THE final touches are being put to Myles Breen’s The Bachelor of Kilkish, opening in the Lime Tree this week.
The brand new play is produced by Bottom Dog and funded by City of Culture.
The play tells the story of a sixty five year old barber in a small seaside resort, Kilkish, whose place in the community is drastically changed over the course of a summer.
“The idea for this play has been in my head for three, maybe four years, and bubbling up,” Breen explained.
“I always knew there was six in the cast and it had a big set - it is all set in this naturalistic barber shop - and unfortunately that all cost money.
“So in one sense, while it was in my head, I was putting it on the long finger, but then we got funding from City of Culture. That meant I had to sit down and write it,” he laughed.
The play is Breen’s second after the superb and slightly auto-biographical Language Unbecoming a Lady, which has toured nationally and put Bottom Dog on the map.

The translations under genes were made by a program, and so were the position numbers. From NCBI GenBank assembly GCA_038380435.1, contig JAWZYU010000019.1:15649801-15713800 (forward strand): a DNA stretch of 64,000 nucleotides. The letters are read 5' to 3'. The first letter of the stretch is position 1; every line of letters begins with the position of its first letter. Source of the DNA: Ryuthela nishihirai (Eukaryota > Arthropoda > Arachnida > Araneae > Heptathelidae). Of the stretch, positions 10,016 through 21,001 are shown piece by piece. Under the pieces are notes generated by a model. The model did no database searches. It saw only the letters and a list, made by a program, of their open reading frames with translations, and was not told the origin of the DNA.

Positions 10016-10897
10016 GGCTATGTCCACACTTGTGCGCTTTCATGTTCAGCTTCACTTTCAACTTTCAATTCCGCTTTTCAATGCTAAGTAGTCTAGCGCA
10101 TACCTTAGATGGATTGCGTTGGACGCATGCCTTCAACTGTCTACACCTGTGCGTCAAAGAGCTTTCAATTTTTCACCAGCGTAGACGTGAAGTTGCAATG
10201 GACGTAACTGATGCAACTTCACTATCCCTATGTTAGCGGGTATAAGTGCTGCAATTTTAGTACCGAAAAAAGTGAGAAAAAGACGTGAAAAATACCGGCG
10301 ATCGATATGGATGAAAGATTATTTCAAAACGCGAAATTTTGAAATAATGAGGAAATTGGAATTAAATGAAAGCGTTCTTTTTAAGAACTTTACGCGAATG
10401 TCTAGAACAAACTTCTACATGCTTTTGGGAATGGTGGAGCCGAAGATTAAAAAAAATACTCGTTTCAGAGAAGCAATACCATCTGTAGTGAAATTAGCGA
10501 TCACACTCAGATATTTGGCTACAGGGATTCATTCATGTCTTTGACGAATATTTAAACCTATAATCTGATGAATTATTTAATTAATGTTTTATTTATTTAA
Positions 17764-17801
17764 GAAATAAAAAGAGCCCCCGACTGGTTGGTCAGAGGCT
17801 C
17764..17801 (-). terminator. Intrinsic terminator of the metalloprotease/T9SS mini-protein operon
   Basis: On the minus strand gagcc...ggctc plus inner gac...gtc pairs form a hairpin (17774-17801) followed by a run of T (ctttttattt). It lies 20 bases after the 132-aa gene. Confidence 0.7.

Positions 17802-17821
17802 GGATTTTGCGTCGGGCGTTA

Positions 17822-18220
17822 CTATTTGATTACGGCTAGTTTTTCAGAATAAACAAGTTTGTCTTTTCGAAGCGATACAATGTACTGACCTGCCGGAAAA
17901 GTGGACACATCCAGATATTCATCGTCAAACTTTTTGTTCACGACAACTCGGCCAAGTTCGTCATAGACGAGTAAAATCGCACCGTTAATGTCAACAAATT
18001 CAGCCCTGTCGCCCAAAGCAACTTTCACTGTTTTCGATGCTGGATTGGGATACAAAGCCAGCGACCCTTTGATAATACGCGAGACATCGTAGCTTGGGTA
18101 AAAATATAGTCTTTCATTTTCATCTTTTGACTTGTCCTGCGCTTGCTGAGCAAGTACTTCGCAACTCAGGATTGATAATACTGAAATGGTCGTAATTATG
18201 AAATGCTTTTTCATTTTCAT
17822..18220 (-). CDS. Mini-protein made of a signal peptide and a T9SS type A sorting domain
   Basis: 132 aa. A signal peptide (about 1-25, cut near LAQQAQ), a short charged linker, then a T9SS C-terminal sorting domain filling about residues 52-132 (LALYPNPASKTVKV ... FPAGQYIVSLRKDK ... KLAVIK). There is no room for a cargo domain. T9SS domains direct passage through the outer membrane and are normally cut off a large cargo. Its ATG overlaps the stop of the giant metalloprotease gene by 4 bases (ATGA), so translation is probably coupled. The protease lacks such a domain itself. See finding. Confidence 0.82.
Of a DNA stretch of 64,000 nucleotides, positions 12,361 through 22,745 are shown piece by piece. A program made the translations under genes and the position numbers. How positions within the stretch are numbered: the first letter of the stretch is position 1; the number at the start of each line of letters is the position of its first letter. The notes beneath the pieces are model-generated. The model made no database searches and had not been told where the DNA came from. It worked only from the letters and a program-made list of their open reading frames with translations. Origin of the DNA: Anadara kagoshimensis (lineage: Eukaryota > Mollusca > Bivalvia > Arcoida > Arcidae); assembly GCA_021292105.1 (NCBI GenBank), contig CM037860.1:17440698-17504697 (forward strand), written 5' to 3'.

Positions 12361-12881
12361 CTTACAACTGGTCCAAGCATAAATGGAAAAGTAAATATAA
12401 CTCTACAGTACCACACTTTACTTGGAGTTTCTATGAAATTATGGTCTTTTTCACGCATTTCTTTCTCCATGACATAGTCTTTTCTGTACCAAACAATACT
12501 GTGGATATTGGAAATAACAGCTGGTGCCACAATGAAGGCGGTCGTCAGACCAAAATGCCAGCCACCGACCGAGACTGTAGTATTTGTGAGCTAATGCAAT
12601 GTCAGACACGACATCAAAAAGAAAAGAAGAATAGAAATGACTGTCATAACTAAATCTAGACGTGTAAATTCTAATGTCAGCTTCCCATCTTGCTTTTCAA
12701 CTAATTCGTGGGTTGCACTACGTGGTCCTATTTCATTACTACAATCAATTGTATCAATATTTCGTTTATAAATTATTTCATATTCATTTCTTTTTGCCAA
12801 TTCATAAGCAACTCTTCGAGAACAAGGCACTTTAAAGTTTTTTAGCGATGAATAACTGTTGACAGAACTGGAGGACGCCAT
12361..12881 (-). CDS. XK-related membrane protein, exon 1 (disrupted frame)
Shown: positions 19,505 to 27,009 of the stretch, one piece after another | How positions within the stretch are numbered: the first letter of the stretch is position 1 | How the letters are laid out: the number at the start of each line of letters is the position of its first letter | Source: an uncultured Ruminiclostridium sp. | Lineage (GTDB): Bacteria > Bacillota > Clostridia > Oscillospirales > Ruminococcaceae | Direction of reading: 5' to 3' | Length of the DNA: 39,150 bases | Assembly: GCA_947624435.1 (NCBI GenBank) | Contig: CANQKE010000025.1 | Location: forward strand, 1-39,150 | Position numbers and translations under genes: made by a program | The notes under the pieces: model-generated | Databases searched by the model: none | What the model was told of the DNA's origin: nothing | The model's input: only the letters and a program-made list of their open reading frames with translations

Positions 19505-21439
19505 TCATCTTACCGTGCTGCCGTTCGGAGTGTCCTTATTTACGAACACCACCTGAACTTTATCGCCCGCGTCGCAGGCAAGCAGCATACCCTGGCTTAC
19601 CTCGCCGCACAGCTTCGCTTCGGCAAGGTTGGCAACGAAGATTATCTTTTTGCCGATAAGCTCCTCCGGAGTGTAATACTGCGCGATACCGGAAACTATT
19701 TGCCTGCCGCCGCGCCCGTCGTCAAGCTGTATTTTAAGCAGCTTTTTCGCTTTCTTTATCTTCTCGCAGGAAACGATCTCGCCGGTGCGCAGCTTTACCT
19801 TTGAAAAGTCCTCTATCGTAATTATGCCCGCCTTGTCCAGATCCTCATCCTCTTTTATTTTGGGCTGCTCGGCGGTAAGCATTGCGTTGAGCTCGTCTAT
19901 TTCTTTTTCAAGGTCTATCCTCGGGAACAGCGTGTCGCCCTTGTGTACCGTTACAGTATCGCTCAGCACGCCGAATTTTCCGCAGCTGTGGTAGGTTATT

It will be the company’s biggest since the Revengers Tragedy in 2009 and sees them move to the much larger Lime Tree Theatre.
Directed by fellow company founder Liam O’Brien, the play the story of a sixty five year old barber in a place many will know and relate to. The arrival of a young gay man forces The Bachelor to face up to the lies he has told himself and others.
“I have always been fascinated by small communities - and this is a fictional seaside town, somewhere between Kilkee and Kilrush,” said Myles.
“While set in the summer season, it is all about the core community and the people who live in the town and how they relate to people who arrive from outside,” he adds.
The production is a major and significant one for Bottom Dog, who deserve the significant support awarded to them by City of Culture to attempt to leap to a larger stage and features Brendan Conroy in the lead role.
A stellar cast also features Moone Boy’s Clare Monnelly, Pascal Scott, Game of Thrones’ Deirdre Monaghan and Cillian Ó’Gairbhí
“All involved with Bottom Dog are extremely proud and passionate Limerick people and we are extremely honoured to be presenting a truly large scale theatre production as part of the ‘Made in Limerick’ strand of this year’s City of Culture,” said Liam O’Brien.
“This allows to produce a full blown professional production like this which has not previously been possible
The play runs from this Wednesday to Friday. See www.limetreetheatre.ie for tickets.
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